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Free research papers and essays on topics related to: bismarck

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  • Otto Von Bismarck Or Otto Eduard Leopold, Prince Von Bismarck, - 1,758 words
    Otto von Bismarck or Otto Eduard Leopold, Prince von Bismarck, Count von Bismarck-Schnhausen, Duke von Lauenburg--was a Prussian statesman who in 1871 founded the German Empire and served as its first chancellor for 19 years. Once the empire was established, he actively and skillfully pursued pacific policies in foreign affairs, succeeding in preserving the peace in Europe for about two decades. But in domestic policies his patrimony was less benign, for he failed to rise above the authoritarian proclivities of the landed squirearchy to which he was born (Britannica, 1997). Foreign policy Until his resignation in 1890, Bismarck had a relatively free hand in conduct of foreign policy. After t ...
    Related: bismarck, otto, otto von bismarck, prince, social democracy
  • Three Emperors's League: Austria, Hungary, Germany, And Russia - 243 words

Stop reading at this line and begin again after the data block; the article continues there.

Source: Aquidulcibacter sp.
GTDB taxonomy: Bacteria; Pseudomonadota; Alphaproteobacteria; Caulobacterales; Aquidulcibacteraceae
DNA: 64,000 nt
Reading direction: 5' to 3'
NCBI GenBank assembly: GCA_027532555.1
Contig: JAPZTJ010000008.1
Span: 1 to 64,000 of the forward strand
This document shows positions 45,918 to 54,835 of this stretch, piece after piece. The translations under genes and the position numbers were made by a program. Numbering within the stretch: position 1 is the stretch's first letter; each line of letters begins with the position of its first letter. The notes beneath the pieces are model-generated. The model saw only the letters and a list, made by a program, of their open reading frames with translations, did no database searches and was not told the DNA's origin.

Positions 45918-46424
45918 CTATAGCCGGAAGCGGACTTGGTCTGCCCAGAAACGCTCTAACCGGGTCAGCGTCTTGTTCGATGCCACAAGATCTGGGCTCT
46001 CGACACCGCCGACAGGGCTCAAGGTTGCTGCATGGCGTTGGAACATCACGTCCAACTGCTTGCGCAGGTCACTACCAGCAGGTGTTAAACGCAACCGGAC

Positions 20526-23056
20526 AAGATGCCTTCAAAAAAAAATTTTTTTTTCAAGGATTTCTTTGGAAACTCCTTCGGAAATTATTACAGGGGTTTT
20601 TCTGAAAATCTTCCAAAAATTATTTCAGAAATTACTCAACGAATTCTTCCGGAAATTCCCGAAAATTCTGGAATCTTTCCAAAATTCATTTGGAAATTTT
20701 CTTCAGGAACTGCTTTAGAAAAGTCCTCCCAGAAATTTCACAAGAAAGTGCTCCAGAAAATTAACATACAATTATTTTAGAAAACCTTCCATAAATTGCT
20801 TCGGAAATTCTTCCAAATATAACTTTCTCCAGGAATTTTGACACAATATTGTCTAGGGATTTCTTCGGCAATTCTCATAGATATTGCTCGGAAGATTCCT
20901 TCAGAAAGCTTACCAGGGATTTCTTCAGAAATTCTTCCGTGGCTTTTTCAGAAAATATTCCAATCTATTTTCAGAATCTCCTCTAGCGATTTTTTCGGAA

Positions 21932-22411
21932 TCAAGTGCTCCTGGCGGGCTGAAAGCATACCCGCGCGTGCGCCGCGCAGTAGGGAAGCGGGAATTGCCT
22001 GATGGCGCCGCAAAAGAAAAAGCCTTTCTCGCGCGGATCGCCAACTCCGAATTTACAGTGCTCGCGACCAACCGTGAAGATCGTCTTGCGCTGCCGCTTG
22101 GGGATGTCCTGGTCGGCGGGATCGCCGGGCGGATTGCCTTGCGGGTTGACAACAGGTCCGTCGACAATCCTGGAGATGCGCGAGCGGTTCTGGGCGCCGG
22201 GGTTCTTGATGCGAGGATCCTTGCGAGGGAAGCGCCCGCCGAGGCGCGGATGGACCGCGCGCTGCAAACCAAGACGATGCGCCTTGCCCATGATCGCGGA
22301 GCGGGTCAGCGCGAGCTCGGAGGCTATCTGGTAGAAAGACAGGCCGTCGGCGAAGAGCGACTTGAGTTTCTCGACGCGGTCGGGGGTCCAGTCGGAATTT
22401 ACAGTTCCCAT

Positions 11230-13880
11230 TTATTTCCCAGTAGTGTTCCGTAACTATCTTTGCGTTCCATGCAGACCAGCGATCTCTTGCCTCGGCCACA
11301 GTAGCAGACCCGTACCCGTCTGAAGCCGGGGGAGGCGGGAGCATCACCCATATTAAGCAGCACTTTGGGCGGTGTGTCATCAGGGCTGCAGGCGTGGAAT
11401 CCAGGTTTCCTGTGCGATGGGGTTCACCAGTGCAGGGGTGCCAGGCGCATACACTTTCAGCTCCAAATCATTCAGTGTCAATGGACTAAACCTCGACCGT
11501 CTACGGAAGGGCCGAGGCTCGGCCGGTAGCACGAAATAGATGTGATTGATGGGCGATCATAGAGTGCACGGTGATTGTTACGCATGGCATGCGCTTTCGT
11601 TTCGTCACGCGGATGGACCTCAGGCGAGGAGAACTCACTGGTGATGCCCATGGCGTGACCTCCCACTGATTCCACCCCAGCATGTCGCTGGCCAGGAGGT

1. Three Emperorss League: In 1873 this league linked the monarchs of Austria-Hungary, Germany, and Russia in an alliance against racial movements. 2. Russian-German Reassurance Treaty: When the young impetuous German emperor William 2 dismissed Bismarck in part because of the chancellors friendly policy towards Russia since the 1870s. He then adamantly refused to sign the Russian-German Reassurance Treaty, in spite of Russian willingness to do so. This fateful departure in foreign affairs prompted long-isolated republican France to court absolutist Russia, offering loans, arms, and friendships. 3. William 2: a young impetuous German emperor who refused to sign the Russian-German Reassurance ...
    Related: russia, austria hungary, great britain, foreign affairs, hungry
  • Adolf Hitler - 1,279 words
    ADOLF HITLER Adolf Hitler changed the course of history. His childhood strongly shaped his personality. There were many deciding factors that determined the kind of person Hitler finally became. Adolf's father was Alois, an illegitimate child, his mother was Marie Schickulgruber. Alois took his fathers name Hitler before Adolf was born. Alois was already a successful border guard when he was 18, and later became an Austrian customs official. He retired in 1849 after 40 years of service. He was 58 and retired early because of bad health. After he retired he bought a nine acre farm near the small town of Hafeld. His dream was to live a country life, but the farm took much more work than he exp ...
    Related: adolf, adolf hitler, hitler, otto von bismarck, mein kampf
  • Causes For Germanies Entry To Ww - 1,236 words